Been reviewing some more music lately. Here are three very different albums.
Been reviewing some more music lately. Here are three very different albums:
Care Bears on Fire – I Stole Your Animal [full review]
One might wonder how a twelve year old would have enough life experience to write songs that would appeal to the masses. Lead vocals and guitar are performed by Sophie, who happens to also be the band’s core songwriter. She touches on topics that range from junior high relationships (“5 Minute Boyfriend”) to the burden of depression (“Shadow Girl”) with as much lyrical skill as most anyone at least twice her age would do.
Missy Higgins – On A Clear Night [full review]
The production on On A Clear Night is subtle and highlights Higgins’ voice without making it too obvious that it has done so. It’s a characteristic that is common for lyrically-focused music, and in the flood of flashy unsubstantial pop tunes that seems to never stop, it’s refreshing to have something that grabs the listener and demands that attention be paid to the message. Clearly I am not the only music fan that feels this way, since Higgins’ fall tour in the US sold out quickly.
Pash – The Best Gun [full review]
The first thing that stands out, aside from Munoz's clear vocals, is the constant, driving, wall of sound pouring out from the instrumentation. Throughout nearly every song, the drums, bass, and guitar never seem to stop, constantly pouring out beats and sound. It's varied enough to stay interesting, but after a while it becomes exhausting. The ears hardly have a moment's rest, aside from the short breaks as the CD (or MP3) player moves from one track to the next, although thankfully the intensity lessens in the last few tracks.
I just hope the Dubshack will be gentle with the recap.
Last Saturday I was able to do something I’ve wanted to do for over a year: hang out in the Draco Vista Studios while recording some FarPoint Media shows. It was awesome, or I should say, it was full of boohkie. I left my camera in my bags, which in retrospect was stupid, but at the time I was so overwhelmed that I probably wouldn’t have taken pictures, anyway. If you would like to hear the results, tune into this week’s Wingin’ It 3D and a future episode of Speaking of Beer that will feature three Norwegian beers.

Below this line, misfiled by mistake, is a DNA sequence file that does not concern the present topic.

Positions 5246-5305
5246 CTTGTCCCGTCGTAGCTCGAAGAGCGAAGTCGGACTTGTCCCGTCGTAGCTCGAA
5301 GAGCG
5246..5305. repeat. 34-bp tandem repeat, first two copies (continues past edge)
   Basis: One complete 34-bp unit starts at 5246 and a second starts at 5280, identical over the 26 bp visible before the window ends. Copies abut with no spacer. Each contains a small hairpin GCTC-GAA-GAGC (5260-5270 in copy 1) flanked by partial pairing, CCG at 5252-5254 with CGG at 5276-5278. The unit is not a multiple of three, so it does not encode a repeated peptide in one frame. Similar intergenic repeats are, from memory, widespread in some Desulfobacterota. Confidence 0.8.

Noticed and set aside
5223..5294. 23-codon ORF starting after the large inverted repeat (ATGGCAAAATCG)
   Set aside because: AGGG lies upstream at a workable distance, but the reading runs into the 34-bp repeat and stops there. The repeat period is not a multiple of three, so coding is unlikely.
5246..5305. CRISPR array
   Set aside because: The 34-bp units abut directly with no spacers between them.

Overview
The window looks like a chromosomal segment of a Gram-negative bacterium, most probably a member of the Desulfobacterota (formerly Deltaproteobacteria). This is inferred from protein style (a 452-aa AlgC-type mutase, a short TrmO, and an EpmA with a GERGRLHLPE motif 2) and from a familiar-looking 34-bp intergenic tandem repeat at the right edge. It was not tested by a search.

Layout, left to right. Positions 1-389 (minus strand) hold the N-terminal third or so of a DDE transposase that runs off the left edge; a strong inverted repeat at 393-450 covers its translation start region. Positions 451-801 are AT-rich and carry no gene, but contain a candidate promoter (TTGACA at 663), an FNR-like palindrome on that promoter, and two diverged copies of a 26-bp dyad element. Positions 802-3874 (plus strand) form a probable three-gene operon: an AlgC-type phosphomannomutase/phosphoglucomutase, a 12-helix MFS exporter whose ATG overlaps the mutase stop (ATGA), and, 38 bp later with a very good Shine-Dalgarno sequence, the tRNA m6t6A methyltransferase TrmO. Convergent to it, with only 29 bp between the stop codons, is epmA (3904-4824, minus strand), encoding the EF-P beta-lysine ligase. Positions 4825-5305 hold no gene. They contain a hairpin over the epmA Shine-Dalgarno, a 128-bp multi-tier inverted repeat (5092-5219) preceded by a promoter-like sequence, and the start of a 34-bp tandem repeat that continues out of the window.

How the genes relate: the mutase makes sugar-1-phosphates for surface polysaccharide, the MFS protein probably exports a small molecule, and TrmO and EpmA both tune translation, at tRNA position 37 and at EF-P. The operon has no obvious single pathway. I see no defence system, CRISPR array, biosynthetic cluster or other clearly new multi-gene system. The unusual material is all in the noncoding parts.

Also, I will make an appearance on a spot that we recorded shortly before the other two shows. I don’t know when or where that will show up, but when it does, I’ll let you know. I have only one word for you: Joust.
I read some professional literature for #23 & #24.
First Have Something To Say by Walt Crawford is a must-read for anyone who wants to write for the library profession. The language is accessible, and Walt lays out the processes in a way that just makes sense. I plan to purchase my own copy soon.
I read Walt’s book in preparation for reading and reviewing Meredith Farkas’ Social Software in Libraries. I won’t be posting the review here or anywhere because (hopefully) it will be published in the first issue of the Journal of Electronic Resources Librarianship next year. If you have any interest in incorporating social software in your library, I recommend reading Meredith’s book. She asks all (or nearly all) of the questions you need to ask before deciding to implement anything.
For anyone who’s counting, that puts me at 24 books read this year, which is one more than I did last year. w00t!
Do you keep an eye on the currency markets? If you’re an acquisitions librarian, you should. In particular, pay attention to the dollar against the pound or the euro. I remember a professors in my graduate program emphasizing that point, but it wasn’t until recently that the practical implications sunk in. If you think 5% annual price increases are bad, factor in the current rate of exchange and be prepared for a shock.
Many major journal publishers, if not most, are headquartered in Europe. Pricing is therefore based on the euro or pound, which are both currently much stronger than the dollar. I’m not suggesting that you watch the market daily or scour each issue of The Wall Street Journal, but be aware of economic trends, and when the bill comes for your annual renewals, you’ll be ready with either additional funding already secured, or a list of titles to cancel.
My review of Agatha Christie’s Marple: Series 3 was published on Blogcritics. Go read it and find out why I’ve spent the past month re-reading the books.
Read some stuff, reviewed some stuff, and I’m still working until late at night.
I’ve been swamped at work and at play, leaving little time for blogging. For anyone who is keeping score, I read two more books towards my goal of 50 this year, thus bringing me up to 22 total. Those two were Nemesis and Ordeal By Innocence, both by Agatha Christie. I re-read them before watching the new film adaptations of them. My review will be published on Blogcritics this week.
Speaking of which, I had two more music reviews published. Sweet Honey in the Rock’s Experience…101, which was released last week, and Amy Grant’s Greatest Hits, which was released today. I have been fans of the music of both for many years, so it was a nice change to review something… familiar.
The insanity will continue. I have tons of committee and seasonal work in my day job to keep me busy for quite a while, and my Blogcritics work is increasingly consuming even more time in the evenings. There’s still enough of it that I enjoy to keep the balance, but I fear that it may one day tip and something will have to go.